People who camp a lot or live fulltime in an rv develop their own style and priorities.
For instance, how do you position the rig in a campsite? When in a campground with defined parking places, there isn’t much choice. Boondockers, however, can usually choose exactly how to park. To me that’s part of the fun of it – creating my own outdoor living area. The crew and I have been exploring the Darby Well area of the desert, looking for future places to camp.
We find a lovely site.
It has a stunning view of the mountains and is ringed on three sides by the wispy branches of Palo Verde and a few stately saguaros. It’s elevated, which I prefer, and the rocky road up to it has only a few washed out places that our PTV pulling the BLT can easily traverse.
The crew and I walk around it.
I try to imagine how I’ll park. Hmmm …
I soon discover the only choices are up close to the road with the door opening into the road, or facing the other way putting sharp rocks and the lesser view on the door side. I see that the ground where I want to place the BLT is severely sloped.
Now it doesn’t look like such a wonderful campsite.
So what are the considerations when parking an rv?
These are the things I look for. The first is beauty. What is the 360 degree view? I don’t want to live in Camp Ugly. I suppose there’ll be times when I have no choice, such as an overnight stop when travelling from point A to point B. I’m talking here about a more lasting campsite.
I consider a lot of factors.
How level is it? Is there any chance of getting stuck? Will a heavy rain wash out the road? Is the site visible from the main road (something I want to avoid, others may want that)? Will I be violating any rules? Will the sun warm one of the windows in the morning to help take off the chill? Will the sun be too harsh on the door side of the Casita? How will the sun’s rays strike the solar panel? Will I see the sunset from my dinette window? Will the wind hit the Casita broadside? Am I low enough to be sheltered from too much wind? Am I high enough to get television reception? Cell phone?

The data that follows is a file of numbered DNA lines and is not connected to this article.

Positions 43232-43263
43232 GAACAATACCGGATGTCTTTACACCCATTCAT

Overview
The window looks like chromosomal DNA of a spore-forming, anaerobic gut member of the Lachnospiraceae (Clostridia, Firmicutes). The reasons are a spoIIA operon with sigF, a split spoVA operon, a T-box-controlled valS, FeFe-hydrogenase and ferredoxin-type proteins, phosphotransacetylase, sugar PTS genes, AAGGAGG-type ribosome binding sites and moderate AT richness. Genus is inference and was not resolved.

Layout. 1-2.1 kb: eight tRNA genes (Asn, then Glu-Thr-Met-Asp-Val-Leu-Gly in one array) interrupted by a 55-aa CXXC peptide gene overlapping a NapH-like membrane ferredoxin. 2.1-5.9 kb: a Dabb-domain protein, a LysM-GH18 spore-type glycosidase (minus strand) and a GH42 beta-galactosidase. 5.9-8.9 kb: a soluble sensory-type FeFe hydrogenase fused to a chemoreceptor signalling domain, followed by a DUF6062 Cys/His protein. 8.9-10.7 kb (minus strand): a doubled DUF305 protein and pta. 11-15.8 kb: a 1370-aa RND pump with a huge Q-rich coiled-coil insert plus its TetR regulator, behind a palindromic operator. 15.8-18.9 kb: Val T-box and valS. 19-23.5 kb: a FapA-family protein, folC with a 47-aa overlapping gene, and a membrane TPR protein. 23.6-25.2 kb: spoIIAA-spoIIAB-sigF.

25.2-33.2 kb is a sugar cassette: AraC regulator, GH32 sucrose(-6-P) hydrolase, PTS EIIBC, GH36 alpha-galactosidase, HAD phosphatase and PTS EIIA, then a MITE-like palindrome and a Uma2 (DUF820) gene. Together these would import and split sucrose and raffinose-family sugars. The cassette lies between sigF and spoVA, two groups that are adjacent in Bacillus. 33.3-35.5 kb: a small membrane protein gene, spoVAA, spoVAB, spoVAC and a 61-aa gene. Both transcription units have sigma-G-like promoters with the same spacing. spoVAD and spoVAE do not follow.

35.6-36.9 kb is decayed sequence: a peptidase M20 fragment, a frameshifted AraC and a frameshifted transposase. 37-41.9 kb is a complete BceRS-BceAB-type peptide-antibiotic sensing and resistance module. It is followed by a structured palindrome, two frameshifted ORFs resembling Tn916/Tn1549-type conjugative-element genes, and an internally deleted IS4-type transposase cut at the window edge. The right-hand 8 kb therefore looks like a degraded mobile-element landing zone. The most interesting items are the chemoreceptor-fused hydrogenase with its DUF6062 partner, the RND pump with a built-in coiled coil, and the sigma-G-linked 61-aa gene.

Whew! Time for a break. Go get a snack or hit the restroom. I’ll wait . . .
Okay. Where were we . . . What will I first see when I step out the door? Are there any dangers for the crew nearby (like the desert cholla)? Is there a tree for a bird feeder? Will it be where I can comfortably sit and watch it? Will other rvs be in my view or within my hearing? Will I be in theirs? What is the surface of the ground going to be outside the Casita door? Are there sharp rocks that will tear the patio mat? Do I need the patio mat on this ground? How easily will I be able to take the crew on short walks from this campsite? (Can I do so without being caught in pajamas?) . . .
I don’t go through each and every one of these questions when looking at a potential site. It’s more automatic than that. It seems tedious when written out here. In real life it’s fun! Especially when everything, or almost everything, turns out to be right where I want it!
The crew and I go visiting!
After a day of rain, it’s a warm and sunny morning for walking up to Caron and Chris’s camp. They invited us for coffee. Bridget and Spike meet their big, black, and beautiful Dixie. Bridget, after rudely snarling at Dixie, sneaks off to rub her back on the underside of their motorhome, getting dirty, while Spike marches around their campsite, making his marks, scratching the ground, and acting important.
Dixie, on the other hand, sits serenely at Chris’s feet, her silent way of saying “whatever” at Spike’s lame attempt to claim territory and Bridget’s low-class behavior. As for me, I enjoy talking with Caron and Chris, mostly about rving, retirement, and how much we love both.
The recent rain brought new flowers!
Thanks to readers who suggested I try Picasa for my photos. (You can click the photos for an enlarged view.) Do you think there’s an improvement?